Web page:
WorldWide Drilling Resource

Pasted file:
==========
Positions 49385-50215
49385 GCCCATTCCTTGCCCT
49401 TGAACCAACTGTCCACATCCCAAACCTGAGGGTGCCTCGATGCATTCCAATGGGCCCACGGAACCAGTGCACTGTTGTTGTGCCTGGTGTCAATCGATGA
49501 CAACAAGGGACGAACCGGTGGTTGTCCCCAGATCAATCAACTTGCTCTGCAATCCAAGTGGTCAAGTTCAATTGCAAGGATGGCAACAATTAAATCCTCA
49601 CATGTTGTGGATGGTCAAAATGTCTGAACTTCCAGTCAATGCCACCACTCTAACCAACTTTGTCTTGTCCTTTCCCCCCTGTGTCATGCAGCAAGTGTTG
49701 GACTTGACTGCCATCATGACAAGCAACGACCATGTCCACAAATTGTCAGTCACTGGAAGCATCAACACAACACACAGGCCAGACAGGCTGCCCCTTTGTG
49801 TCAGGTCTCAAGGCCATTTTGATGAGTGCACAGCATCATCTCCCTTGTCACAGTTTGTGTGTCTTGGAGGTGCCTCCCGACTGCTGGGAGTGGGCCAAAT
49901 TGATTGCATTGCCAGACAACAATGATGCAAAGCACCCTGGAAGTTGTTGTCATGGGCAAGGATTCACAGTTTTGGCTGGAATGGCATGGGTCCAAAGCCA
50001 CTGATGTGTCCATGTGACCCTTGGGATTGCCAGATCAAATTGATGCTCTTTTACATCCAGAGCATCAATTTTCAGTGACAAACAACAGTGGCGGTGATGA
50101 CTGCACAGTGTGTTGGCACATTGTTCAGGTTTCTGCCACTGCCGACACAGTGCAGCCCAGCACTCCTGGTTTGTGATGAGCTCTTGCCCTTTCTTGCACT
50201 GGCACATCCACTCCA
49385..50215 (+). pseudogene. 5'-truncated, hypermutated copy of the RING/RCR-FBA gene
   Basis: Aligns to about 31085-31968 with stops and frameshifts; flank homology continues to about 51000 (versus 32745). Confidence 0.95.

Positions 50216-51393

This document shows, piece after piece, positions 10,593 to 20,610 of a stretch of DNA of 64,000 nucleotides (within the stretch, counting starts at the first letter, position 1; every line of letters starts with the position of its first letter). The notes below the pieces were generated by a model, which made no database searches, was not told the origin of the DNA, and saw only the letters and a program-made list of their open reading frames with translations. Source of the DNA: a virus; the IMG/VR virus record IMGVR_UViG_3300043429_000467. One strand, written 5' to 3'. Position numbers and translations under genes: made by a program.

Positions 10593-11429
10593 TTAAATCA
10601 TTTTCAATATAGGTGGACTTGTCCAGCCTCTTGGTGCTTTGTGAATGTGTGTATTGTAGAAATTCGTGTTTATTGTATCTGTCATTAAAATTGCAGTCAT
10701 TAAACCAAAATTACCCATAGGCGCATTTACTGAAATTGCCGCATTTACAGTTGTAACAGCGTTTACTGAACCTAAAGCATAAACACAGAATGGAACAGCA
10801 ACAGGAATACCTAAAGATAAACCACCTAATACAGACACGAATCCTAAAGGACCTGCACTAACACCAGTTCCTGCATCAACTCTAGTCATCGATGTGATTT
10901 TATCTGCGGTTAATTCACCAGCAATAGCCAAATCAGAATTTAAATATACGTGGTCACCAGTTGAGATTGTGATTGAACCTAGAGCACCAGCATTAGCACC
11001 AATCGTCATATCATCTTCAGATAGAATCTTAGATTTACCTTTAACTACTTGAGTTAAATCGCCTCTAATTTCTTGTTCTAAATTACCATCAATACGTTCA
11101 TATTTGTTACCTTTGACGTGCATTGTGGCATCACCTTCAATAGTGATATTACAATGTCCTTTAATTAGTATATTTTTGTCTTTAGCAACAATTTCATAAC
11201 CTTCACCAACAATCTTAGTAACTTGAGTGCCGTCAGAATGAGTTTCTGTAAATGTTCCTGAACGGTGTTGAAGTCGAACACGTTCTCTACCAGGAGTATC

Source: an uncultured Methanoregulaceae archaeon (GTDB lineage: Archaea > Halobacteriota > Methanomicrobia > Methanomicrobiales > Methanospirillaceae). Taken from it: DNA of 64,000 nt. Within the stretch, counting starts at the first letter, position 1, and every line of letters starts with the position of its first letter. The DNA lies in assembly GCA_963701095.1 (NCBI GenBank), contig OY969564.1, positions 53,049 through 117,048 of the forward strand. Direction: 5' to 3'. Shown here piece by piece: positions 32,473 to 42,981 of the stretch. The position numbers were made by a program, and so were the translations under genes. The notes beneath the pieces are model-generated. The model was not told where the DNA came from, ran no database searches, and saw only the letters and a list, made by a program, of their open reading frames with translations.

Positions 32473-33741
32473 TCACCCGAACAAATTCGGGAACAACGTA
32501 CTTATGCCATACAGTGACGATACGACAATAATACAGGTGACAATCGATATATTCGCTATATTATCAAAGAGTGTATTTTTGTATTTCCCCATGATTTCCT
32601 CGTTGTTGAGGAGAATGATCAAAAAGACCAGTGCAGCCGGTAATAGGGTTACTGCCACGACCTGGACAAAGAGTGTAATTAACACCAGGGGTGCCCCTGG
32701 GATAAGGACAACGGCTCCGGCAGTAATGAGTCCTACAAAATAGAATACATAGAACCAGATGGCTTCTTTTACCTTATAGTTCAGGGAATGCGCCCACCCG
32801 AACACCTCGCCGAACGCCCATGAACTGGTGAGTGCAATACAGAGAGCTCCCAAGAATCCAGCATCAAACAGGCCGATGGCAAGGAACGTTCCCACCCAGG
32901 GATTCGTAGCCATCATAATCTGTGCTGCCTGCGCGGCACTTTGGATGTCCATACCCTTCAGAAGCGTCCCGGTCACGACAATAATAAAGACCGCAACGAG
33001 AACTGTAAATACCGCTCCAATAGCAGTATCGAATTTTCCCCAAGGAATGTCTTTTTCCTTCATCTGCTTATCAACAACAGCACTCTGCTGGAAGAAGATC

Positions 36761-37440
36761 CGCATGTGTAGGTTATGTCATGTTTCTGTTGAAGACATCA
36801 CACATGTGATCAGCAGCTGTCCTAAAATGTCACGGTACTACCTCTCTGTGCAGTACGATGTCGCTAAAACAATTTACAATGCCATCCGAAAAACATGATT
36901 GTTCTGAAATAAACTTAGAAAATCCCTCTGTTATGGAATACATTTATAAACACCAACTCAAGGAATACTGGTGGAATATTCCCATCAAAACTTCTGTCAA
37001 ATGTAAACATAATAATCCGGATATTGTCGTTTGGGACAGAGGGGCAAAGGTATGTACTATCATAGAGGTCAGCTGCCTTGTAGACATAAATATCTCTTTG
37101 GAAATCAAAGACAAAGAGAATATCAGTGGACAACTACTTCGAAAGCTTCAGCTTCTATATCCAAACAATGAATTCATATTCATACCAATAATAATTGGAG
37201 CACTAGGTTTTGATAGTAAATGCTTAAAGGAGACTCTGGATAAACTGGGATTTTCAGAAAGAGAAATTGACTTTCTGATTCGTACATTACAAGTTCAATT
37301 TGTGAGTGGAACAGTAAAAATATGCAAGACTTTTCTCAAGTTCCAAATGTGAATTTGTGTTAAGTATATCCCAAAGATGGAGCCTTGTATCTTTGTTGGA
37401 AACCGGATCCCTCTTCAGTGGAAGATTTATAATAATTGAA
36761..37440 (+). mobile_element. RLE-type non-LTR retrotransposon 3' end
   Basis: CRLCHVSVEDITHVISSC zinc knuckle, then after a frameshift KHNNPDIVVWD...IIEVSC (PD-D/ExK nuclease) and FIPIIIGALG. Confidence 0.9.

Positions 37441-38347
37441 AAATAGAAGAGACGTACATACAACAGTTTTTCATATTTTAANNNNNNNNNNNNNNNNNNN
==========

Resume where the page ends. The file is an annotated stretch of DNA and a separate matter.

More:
Writing Computer Code Isn’t Difficult ~ Properly Testing that Code Is by Britt Storkson Owner, P2FlowLLC It doesn’t take much effort or knowledge to write code. Most coders use development software where the coder does not write code, but writes instructions in the development software which then writes the computer code the computer uses for them. This development software is sold and promoted as a way to speed up code production by requiring fewer programmer hours and less skilled (read: less expensive) programmers. But if the programmers end up writing ten plus times more code than necessary to get the job done, it doesn’t help much. Plus, unnecessary software greatly increases the likelihood of errors and omissions, which are correspondingly and exponentially harder to find and fix. Another downside is this divorces the programmer from what’s really going on inside the computer; it makes the simple complex and basically “chains” the programmer to that particular development software for the rest of his or her career. Required updates to this software (whether or not they are needed) and other necessary fixes provide the development software maker a steady revenue stream for years. It doesn’t make much sense, but it’s the industry business model right now. In any computer product, the “brain” and what all of this code is written for is called a microprocessor. The microprocessor is basically a very simple device. It contains no mysterious components or black magic. It mostly contains hundreds of thousands or even millions of tiny electrical switches which have two possible states. When switched “on”, the switch conducts electricity (allows current flow). When switched “off”, the switch impedes (stops) current flow. To make it work the coder or coder software gives the microprocessor a series of instructions in the correct order for the microprocessor to execute. At the microprocessor level, these instructions are very simple. A few of these instructions are: Add two numbers (values), subtract one number from another, test for zero, and instructions for memory management like go to various parts of the memory and copy data (information) from one memory location to another. While these instructions are very simple, they are also very fast. Each instruction can execute (be completed) in one microsecond or faster. That’s one millionth of a second - meaning one million instructions can be executed every second! Now that’s fast. It means you can get a lot done in a very short period of time. This dynamic has advantages and disadvantages. It makes storing and recalling information very fast, but this speed without adequate software-implemented stability measures can make for erratic and unreliable operation. Basically, this means that very little in the way of software changes can make very big impacts on just about everything. All of those programmers you have seen on TV gathered in a big room hunched over their computers frantically typing to fix a computer problem isn’t reality. Sometimes only one or two instructions or values related to these instructions need to be changed for everything to work right, but they must be the right changes in the right order. Other times, much more extensive software changes are required, but the basic routine still applies. The critical component here isn’t the software changes. The critical issue is thorough testing to verify everything is actually working as it is supposed to. This is what takes most of the time, or what should take most of the time. Recently, Honda motor company recalled thousands of automobiles for (their words) “inappropriate software programming”. This actually means they were recalled because of inadequate or incomplete software testing because that’s what it really was. To make any computer product “bulletproof”, you get everything working on the bench/in the lab, then move to field testing. This means you put the product in a real-world environment and live with it for awhile. There are always mistakes and problems that will need to be fixed in the process, and it’s fine as long as they all get fixed before the product is released to the public. The product needs to work right the first time and every time, under all conditions. Nothing less is acceptable. This takes time and patience, but the product is a lot easier (and much less expensive and embarrassing) to fix during the development stage instead of after it has been released for sale to the public. There’s a right way and a wrong way to do everything, and the right way to write and test computer code works every time. Britt Britt Storkson may be contacted via e-mail to 19 WorldWide Drilling Resource ® NOVEMBER 2020